Wonder and Knowledge: A Discussion About What Lies At The Roots Of Scientific Discovery

September 28, 2009

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A discussion with Marco Bersanelli, Piermaria Oddone, and Alvin Tollestrup about what lies at the roots of scientific discovery on the occasion of the publication by Templeton Press of From Galileo to Gell-Mann: The Wonder that Inspired the Greatest Scientists of All Time: In Their Own Words by Marco Bersanelli.

Professors Bersanelli, Oddone and Tollestrup are all accomplished scientists and deep thinkers about the meaning and value of the scientific enterprise. If we must try and point out a common feature of their work, we will notice they all view science as a deeply human activity. To them, science does not stand in isolation, separate from the rest of human experience, but rather is deeply rooted in life. The speakers explored what lies at the root of true science and the role of wonder in the process of knowledge, by facing one of the most fascinating topics that has always captivated humankind's attention—the origin of the universe.

Piermaria J. Oddone is a particle physicist born in Peru. Oddone earned his bachelor's degree in Physics at the MIT in 1965 and a PhD in Physics from Princeton in 1970. From 1972 Oddone worked at the US Department of Energy's Lawrence Berkeley National Laboratory. In 1987 he was appointed Director of the Physics Division at Berkeley Lab, and later became the Laboratory Deputy Director for scientific programs. In 2005 he was appointed director of Fermi National Accelerator Laboratory (Fermilab).  Oddone received the 2005 Panofsky Prize in Experimental Particle Physics for the invention of the Asymmetric B-Factory to carry out precision measurements of CP violation in B-meson decays.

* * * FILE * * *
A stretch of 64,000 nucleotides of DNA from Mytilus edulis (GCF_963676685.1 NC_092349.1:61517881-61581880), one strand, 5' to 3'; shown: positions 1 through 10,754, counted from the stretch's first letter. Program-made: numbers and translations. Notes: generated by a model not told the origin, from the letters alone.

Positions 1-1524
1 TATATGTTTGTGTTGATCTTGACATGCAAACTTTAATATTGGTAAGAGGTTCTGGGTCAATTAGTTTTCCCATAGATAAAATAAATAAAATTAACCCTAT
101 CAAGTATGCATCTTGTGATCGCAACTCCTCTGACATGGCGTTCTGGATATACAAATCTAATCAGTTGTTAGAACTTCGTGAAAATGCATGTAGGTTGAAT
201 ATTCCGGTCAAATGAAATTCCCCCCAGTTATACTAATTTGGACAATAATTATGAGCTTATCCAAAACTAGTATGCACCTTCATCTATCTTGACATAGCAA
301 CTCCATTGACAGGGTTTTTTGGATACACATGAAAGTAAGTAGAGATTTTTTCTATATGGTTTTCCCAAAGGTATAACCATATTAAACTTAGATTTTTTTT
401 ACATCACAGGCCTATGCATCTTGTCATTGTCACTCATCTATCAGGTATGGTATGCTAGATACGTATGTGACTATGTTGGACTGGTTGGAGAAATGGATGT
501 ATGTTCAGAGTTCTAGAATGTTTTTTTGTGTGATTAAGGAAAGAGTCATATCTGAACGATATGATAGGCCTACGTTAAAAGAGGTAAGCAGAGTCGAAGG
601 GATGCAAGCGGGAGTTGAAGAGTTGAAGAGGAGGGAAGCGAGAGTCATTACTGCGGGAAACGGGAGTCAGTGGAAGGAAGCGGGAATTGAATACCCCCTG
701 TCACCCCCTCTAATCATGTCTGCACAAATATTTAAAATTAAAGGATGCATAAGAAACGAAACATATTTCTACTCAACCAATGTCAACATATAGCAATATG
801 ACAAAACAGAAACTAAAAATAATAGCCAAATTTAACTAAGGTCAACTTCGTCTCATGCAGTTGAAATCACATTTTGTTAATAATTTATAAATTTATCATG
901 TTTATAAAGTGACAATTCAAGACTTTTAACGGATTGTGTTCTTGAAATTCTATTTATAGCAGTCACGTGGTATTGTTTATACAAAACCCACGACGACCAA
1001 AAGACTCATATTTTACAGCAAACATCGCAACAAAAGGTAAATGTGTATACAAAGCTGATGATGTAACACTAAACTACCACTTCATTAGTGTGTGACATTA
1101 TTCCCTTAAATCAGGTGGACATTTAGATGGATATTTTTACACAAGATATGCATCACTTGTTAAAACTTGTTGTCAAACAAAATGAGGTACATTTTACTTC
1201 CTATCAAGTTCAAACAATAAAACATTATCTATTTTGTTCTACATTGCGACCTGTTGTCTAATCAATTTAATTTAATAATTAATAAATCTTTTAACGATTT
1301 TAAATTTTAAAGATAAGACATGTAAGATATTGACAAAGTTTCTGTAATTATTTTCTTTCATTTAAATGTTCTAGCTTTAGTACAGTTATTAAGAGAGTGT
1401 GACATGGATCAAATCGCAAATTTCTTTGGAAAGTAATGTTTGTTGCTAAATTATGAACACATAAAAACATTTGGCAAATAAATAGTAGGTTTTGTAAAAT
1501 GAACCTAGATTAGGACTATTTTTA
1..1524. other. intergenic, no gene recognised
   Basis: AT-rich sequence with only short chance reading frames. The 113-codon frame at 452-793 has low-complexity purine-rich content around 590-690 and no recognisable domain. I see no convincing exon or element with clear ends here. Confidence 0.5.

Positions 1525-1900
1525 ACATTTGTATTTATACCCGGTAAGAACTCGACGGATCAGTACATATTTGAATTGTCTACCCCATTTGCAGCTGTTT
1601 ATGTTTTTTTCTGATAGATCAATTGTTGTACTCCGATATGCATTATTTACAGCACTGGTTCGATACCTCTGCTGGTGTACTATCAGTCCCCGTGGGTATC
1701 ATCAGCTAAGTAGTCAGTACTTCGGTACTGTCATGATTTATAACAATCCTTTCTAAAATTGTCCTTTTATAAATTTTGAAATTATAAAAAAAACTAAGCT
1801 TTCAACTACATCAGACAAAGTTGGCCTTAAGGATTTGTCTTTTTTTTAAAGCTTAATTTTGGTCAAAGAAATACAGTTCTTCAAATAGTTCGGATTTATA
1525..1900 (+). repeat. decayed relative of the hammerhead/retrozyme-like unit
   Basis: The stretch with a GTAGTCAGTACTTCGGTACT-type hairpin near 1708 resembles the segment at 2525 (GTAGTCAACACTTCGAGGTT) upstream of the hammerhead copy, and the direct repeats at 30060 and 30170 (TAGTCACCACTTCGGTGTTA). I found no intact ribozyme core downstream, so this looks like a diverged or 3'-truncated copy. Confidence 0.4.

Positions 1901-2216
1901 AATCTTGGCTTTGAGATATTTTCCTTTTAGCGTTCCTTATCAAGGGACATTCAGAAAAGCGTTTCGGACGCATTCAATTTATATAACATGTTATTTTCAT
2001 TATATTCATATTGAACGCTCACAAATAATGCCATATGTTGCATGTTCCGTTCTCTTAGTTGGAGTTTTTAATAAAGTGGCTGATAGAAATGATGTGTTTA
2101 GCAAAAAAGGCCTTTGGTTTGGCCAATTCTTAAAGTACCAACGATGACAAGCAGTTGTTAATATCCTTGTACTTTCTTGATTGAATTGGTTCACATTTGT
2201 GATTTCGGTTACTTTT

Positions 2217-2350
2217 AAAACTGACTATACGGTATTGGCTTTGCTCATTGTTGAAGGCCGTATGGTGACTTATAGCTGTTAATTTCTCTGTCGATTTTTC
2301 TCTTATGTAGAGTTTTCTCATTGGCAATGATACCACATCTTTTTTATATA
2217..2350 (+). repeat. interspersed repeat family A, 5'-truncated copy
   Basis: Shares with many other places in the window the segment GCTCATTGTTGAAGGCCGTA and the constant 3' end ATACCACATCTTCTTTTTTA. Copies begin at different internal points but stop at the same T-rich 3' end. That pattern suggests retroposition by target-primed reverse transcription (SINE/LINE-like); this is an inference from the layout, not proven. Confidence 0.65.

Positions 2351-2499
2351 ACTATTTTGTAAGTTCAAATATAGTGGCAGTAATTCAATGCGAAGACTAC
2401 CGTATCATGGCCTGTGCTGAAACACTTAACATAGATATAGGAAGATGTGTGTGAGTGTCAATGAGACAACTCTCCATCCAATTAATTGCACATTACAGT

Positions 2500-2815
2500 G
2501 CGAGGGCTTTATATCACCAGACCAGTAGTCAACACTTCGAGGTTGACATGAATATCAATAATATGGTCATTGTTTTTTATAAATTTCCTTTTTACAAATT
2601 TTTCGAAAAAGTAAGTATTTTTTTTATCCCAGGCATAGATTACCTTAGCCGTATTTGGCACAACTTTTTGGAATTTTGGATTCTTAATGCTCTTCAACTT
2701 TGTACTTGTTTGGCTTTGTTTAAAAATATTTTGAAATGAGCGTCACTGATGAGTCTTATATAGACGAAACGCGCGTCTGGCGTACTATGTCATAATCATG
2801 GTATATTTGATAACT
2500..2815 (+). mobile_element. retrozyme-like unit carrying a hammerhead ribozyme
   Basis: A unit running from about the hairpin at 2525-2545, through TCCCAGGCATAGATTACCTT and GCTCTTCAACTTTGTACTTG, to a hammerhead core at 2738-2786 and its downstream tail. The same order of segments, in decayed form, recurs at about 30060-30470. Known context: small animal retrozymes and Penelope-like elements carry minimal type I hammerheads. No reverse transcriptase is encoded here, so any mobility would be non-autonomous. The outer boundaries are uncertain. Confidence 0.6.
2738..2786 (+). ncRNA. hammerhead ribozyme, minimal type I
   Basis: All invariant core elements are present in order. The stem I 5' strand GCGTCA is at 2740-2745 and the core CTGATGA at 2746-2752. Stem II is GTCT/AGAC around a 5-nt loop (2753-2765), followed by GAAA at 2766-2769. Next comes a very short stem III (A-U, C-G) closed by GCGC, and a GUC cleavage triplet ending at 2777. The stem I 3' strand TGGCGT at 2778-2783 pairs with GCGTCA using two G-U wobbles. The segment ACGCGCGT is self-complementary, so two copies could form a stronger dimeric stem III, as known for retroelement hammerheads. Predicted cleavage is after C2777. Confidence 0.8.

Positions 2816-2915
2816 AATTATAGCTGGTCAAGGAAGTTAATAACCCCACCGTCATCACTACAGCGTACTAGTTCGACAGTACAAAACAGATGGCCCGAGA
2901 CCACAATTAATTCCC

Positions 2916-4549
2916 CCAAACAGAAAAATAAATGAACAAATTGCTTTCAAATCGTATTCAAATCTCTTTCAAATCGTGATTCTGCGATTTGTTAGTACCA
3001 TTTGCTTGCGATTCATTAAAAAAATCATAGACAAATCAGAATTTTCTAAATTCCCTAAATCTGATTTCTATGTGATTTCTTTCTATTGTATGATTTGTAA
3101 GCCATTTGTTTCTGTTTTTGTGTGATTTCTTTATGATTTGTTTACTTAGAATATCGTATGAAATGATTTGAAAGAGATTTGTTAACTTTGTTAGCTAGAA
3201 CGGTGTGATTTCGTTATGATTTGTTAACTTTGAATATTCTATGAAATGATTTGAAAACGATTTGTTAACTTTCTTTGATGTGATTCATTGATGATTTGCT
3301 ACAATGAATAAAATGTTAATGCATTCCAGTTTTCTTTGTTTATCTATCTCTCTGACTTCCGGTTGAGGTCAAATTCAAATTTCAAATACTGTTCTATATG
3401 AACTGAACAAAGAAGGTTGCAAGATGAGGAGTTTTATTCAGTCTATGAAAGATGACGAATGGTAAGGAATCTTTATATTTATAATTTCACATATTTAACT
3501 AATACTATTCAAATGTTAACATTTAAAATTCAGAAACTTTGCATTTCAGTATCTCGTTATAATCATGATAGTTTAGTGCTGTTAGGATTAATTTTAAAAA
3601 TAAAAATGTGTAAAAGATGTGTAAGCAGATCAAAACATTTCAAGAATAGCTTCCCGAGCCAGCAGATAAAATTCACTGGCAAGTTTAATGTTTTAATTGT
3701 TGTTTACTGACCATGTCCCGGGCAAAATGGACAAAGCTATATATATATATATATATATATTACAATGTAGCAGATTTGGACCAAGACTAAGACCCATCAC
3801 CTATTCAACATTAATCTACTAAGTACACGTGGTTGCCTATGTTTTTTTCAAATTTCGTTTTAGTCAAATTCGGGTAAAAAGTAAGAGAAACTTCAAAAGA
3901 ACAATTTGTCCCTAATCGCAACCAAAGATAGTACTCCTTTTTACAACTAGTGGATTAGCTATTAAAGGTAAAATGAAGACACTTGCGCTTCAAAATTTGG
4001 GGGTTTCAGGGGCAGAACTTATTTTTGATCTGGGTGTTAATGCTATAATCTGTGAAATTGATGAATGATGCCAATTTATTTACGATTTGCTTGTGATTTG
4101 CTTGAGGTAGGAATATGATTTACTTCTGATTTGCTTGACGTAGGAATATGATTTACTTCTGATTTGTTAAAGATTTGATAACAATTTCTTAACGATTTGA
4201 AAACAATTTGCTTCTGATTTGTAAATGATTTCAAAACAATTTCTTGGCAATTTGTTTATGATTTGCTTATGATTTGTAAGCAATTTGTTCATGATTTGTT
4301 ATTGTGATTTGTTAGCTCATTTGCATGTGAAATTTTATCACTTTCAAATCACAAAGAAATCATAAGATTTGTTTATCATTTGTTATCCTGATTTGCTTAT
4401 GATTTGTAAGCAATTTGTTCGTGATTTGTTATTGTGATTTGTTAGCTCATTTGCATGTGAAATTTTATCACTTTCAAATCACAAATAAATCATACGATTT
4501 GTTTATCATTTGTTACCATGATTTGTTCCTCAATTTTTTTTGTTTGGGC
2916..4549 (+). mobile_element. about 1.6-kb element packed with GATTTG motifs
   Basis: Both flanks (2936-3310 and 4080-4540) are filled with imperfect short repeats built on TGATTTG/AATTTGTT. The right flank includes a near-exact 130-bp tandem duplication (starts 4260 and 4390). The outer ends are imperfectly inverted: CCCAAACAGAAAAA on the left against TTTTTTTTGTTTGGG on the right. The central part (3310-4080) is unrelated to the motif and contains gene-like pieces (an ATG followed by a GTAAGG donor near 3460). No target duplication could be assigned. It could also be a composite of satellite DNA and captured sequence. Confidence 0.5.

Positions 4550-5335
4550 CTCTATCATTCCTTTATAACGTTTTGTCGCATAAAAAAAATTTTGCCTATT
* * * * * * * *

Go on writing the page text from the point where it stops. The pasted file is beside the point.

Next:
Marco Bersanelli is Associate Professor of Astronomy and Astrophysics and Director of the Ph.D. School in Physics, Astrophysics and Applied Physics at the University of Milan, Italy. His main field of research is cosmology, in particular observations of the cosmic microwave background, the relic radiation from the early universe. After graduating at University of Milan (1986) he worked as a Visiting Scholar at the Lawrence Berkeley Laboratory, University of California, with Professor George Smoot, and then at Istituto di Fisica Cosmica, CNR, Milano. He worked on several experiments on the cosmic microwave background, including two expeditions to the Amundsen-Scott Station at the South Pole. In 1991 he received the National Science Foundation Medal in recognition of his work in Antactica. Since 1992 he has been playing a leading role in the PLANCK space mission.

Alvin Tollestrup began his particle physics career as a graduate student in 1946 at Caltech and remained there as a professor and experimental physicist for 25 years. In 1975 he arrived at Fermilab on sabbatical, intending to stay only six months. He began working on superconducting accelerator technology and his short stay became a 30-year career at the Laboratory. During these years Tollestrup played a significant role in the development of the Tevatron as the world's leading high-energy physics accelerator. His early work at Fermilab led to the trailblazing design, testing and commissioning of 1,000 superconducting magnets into the Energy Doubler/Saver, the first large-scale application of superconductivity. For this achievement he was awarded the National Medal of Technology in 1989.

 

 

Recorded Monday, September 28, 2009 at DePaul University.